Page:Catholic Encyclopedia, volume 2.djvu/206

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AZARA
AZARIAS
168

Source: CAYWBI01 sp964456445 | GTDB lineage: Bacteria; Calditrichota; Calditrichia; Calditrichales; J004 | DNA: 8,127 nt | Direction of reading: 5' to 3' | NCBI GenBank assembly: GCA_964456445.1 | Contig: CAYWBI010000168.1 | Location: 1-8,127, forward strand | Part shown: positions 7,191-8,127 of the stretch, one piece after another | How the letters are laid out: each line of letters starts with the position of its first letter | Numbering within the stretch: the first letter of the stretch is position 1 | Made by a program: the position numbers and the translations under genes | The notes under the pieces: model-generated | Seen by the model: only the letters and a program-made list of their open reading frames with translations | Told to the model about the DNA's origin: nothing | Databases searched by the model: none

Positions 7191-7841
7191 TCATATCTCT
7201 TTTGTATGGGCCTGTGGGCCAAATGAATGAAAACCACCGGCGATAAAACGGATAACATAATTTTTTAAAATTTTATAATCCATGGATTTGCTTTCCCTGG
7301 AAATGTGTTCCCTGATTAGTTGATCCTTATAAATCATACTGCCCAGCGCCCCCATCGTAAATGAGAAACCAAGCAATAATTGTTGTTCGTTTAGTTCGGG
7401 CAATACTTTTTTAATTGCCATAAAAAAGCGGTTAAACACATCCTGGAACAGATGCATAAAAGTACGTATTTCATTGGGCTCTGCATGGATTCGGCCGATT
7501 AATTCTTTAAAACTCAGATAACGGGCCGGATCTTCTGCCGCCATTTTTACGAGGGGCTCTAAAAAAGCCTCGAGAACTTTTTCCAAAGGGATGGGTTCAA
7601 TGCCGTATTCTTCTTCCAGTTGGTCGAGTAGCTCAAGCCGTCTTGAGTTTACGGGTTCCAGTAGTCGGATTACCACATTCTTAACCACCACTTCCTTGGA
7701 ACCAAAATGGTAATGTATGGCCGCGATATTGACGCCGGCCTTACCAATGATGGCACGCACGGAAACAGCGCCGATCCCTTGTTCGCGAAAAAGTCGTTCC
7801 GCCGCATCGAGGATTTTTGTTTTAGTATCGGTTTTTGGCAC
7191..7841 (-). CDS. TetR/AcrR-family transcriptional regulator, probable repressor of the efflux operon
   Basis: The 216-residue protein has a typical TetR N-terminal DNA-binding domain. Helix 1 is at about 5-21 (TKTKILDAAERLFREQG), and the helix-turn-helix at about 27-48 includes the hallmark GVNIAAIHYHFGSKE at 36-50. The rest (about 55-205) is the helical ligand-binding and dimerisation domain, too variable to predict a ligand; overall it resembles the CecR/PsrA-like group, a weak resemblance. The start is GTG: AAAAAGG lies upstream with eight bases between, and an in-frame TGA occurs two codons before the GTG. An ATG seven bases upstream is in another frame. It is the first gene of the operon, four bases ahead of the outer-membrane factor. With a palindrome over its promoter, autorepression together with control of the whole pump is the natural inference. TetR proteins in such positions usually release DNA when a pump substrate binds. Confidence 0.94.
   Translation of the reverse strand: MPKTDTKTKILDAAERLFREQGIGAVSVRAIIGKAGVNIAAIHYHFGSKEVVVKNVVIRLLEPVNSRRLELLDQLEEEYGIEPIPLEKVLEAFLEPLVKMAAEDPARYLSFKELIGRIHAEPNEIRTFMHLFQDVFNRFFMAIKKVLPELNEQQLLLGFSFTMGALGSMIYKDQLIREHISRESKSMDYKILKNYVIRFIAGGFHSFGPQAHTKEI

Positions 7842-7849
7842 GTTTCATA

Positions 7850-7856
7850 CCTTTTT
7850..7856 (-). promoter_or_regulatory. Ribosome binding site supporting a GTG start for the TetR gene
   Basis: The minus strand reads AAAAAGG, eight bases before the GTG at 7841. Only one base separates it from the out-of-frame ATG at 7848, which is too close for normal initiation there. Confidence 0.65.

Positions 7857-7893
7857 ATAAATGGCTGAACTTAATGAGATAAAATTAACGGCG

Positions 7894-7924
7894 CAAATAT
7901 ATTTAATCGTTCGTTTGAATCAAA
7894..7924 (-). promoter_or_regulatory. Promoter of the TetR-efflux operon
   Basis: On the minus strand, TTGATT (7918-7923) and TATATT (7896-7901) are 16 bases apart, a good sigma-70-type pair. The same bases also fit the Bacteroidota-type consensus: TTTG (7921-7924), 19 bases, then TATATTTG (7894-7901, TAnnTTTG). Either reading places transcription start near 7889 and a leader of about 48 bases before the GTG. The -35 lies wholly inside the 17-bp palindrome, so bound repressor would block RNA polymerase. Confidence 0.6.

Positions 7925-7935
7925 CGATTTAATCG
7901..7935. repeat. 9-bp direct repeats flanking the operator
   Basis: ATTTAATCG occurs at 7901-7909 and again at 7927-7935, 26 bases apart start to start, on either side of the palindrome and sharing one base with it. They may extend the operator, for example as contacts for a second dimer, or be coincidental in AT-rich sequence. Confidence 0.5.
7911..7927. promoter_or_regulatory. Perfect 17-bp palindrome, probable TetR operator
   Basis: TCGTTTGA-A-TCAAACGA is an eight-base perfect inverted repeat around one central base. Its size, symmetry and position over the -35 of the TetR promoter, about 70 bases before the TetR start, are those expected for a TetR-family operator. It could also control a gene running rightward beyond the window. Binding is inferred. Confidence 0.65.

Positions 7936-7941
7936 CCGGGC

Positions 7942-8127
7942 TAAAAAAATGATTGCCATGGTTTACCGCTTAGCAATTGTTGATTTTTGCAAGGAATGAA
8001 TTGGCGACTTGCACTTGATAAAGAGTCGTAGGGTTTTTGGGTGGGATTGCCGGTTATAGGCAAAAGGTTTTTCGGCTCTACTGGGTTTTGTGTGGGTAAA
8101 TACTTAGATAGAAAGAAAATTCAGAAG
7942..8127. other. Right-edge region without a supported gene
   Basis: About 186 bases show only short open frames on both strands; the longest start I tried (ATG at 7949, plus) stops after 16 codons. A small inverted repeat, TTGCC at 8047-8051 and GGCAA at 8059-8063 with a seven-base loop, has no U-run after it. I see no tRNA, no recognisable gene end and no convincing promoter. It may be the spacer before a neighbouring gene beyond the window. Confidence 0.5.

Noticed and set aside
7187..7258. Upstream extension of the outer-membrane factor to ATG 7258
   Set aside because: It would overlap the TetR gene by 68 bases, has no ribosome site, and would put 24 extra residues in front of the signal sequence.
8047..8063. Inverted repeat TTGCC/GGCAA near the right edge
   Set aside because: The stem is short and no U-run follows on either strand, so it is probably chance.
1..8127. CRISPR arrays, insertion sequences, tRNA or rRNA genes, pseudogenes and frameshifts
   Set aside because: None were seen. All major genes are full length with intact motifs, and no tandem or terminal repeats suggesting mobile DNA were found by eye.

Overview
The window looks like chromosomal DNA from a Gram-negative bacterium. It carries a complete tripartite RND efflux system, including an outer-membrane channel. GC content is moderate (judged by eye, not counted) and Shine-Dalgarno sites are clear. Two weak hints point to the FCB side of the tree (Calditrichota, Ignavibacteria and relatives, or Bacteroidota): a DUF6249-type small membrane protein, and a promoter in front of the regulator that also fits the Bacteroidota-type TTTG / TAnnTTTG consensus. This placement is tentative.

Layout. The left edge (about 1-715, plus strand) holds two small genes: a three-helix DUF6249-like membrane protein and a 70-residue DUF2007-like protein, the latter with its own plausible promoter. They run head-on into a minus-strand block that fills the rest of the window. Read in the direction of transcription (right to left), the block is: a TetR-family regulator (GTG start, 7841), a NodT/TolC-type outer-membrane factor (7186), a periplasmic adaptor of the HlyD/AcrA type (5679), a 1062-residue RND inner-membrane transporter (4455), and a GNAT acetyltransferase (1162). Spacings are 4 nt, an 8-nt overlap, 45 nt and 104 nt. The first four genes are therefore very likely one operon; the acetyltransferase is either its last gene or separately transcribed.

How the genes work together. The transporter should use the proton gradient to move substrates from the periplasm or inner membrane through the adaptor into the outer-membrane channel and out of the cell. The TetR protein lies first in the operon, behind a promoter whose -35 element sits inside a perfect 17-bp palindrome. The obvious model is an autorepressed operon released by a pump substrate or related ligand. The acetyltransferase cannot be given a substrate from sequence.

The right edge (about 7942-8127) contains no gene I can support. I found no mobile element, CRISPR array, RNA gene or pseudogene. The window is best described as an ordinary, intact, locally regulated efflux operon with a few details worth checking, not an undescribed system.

old when given to AjTiierio". As a man of letters Aymeric was in close toucli mtli ttie learned men of his time. Pietro Crescenzio of Bologna completed his "De Re Rustica" at the repeated solicitations of AjTiieric, by whom it was corrected before the author presented it to Charles II of Sicily. The letters of Aymeric are found in "Littera; EncycHcK Magistro- rum Generalium Ord. Prsed. " (ed. Reichert, Rome, 1900), which forms the fifth volume of the "Jlonu- menta Hist. Fratr. Pra>d." (181-202). TiRBosrHl, Storia dflla litt. Itat., V. I, 152-153; QrETiF AXD ECH.4RD, SS. Ord. Pried.. I. 494 sqq.; Mortier, Histoire ties Maitres Gcneraux de I'ordre des Frcres Precheurs (Pans, ). n, 420-473; Kaufmaxn in Dcr Kalholik. Feb.. 1900. Thos. M. Schwertner. Azara, Feliz de, a Spanish naturaUst, b. at Bar- bunales in Aragon, 18 May, 1746; d. 1811. He first embraced the military career as an engineer, distin- guished himself in various expeditions, and rose to the rank of Brigadier General in the Spanish Army. He was appointed member of the Spanish commis- sion sent to South America, in 1781, to settle the ques- tion of Umits between the Portuguese and Spanish colonies. He remamed in South America tiU 1801. While there he turned liis attention to the study of mammals, less as an anatomist or physiologist than as an observer of the life and habits of quadrupeds. His observations, to which he added a large number of statements obtained by hearsay, were not always favourably criticized, but to-day the perspicacity of Azara "as a student of the life of South American mammals is generally acknowledged. He also ex- tended his investigations to birds. Before leaving South America, he sent liis brother (then Spanish Ambassador at Paris) many notes and observations of a zoological nature, which Moreau de Saint-Mery pubhshed at Paris in 1801 under the title of "Essai sur I'histoire natureUe des quadrupedes du Para- guay". In 1802 there appeared at Madrid "Apun- taniientos para la Historia natural de los cuadrii- pedos del Paraguay y Rio de la Plata ". In the sarne year Azara pubhshed " Apuntamientos para la His- toria de los pajaros del Paraguay y Rio de la Plata". In 1809 there appeared at Paris under his name "Voyage dans T.-Vmerique mcridionale depuis 1781 jusqu'en 1801". In the latter work he criticizes the Jesuit methods of organizing and educating the Indians, showing that he completely failed to under- stand the nature of the American aborigines. Azara, while an efficient soldier and good engineer, as well as shrewd observer of animal life, was incapable of imderstanding the character of the Indian, and of grasping the only method by which the Indian could slowly but surely be ci Uzed. Geografiu iisu-a y esfcrica de Ins provinciets del Paraguay y mi- riones Giuiranies, computsia en el ni'io 1790 (Montevideo, 1904. with pqrtrait and biography by Schuller); Tschvdi, Peru ReisesHzzen (St. Gall, 1S46); Idem. Fauna peruana; Brehm, Das Thierleben (3d ed.); and the works of Azara himself, enu- merated in article. Ad. F. B. delier. Azaria, Arist.ces, a Catholic Armenian abbot and archbishop, b. at Constantinople, 18 July, 1782; d. at Menna, 6 May, 1854. He was sent at the age of fifteen to the College of the Propaganda in Rome, but his studies were interrupted (1798) by the French invasion. Having taken refuge among the Mechitar- ists of Triest, he entered their order in 1801, and in the same year was ordained priest. The authorities of the ephemeral Kingdom of lUjTia confiscated (1810) the property of his convent, and, after vain attempts to obtain restitution, the monks settled in Vienna, where they lived by the instruction of Armenian youth and the revenue of a printing-press. Azaria was henceforth active as a missionary among his compatriots and a servant of the Holy See. In 1826 he was made general abbot of the community, and in 1827 was raised to the (titular) dignity of Archbishop of Caesarea. Under him the Mechitarist community in Vienna prospered, its library was in- creased, a bookstore added to the printing-press, and an abundant religious literature created, Ln Ar- menian and in German. He opened houses of his conununity in Rome, Triest, and Stamboul, founded the Armenian journal "Europa", established an academy for the literary and political improvement of his people, and obtained from the Porte (1830) the creation of an independent Catholic Armenian patriarchate. He WTOte several (mostly anonymous) works, among them "De Vita Communi Perfect^, Religiosorum Utriusque Sexus ", in which he criti- cizes the condition of many Austrian religious houses, and "Die Erziehung im Geiste des Christenthimies" (Vienna, 1839). After a visit to Rome (1850) in the interest of monastic reform, he returned to Vienna (1852) where he died after the celebration of his golden jubilee. Hergenrother in Kirchenlex., I, 1768. Thom.s J. SH.4a.N. Azarias, Brother (P.trick Francis Mull-^xy), educator, essayist, litterateur, and philosopher, b. near Killenaule, County Tipperary, Ireland, 29 June, 1847. His education began at home, and after the removal of his family to Deerfield, N. V., U. S. A . was continued in the union school of that place, and sub- sequently in the Christian Broth- ers' Academy at Utica. Believing himself called to the life of a re- Ugious teacher, he entered the noviti- ate of the Brot hers of the Clu-istian Schools, in New York City, on the 24th of February 1862. He taught in Albany, Xew York City, and Philadelphia un- til 1866, when he was called to the professorsliip of mathematics and literature in Rock Hill College, EUicott City, Md. Gradually his in- terests were diverted from mathematics and were absorbed by literature and philosophy, which, with pedagogy, continued to hold them until the end of his career. From 1879 to 1886 he was President of Rock Hill College. Then followed two years of research in European libraries, chiefly those of Paris and London. On his return to the United States, he became professor of literature in De La Salle Institute, New York City, and remained such till his death at the Catholic Summer School, Platts- burgh, 20 August, 1893. The fimeral services held in St. Patrick's Cathedral, New York City, gave ample testimony to his widespread influence and to the esteem in wliich he was held. The secret of his success is to be found in his deep reverence for the apostolate of teaching, a reverence which found expression beyond the walls of the class room. He was a frequent contributor to the "Catholic World", the "American Catholic Quar- terly Review", and the "American Ecclesiastical Re- view", and his name appears in the files of the "Ed- ucational Review" and of the "International Jour- nal of Ethics". His lectures bore the stamp of culture and scholarship. The most notable are these;- "The Psychological Aspects of Education", delivered before the Regents' Convocation, University of the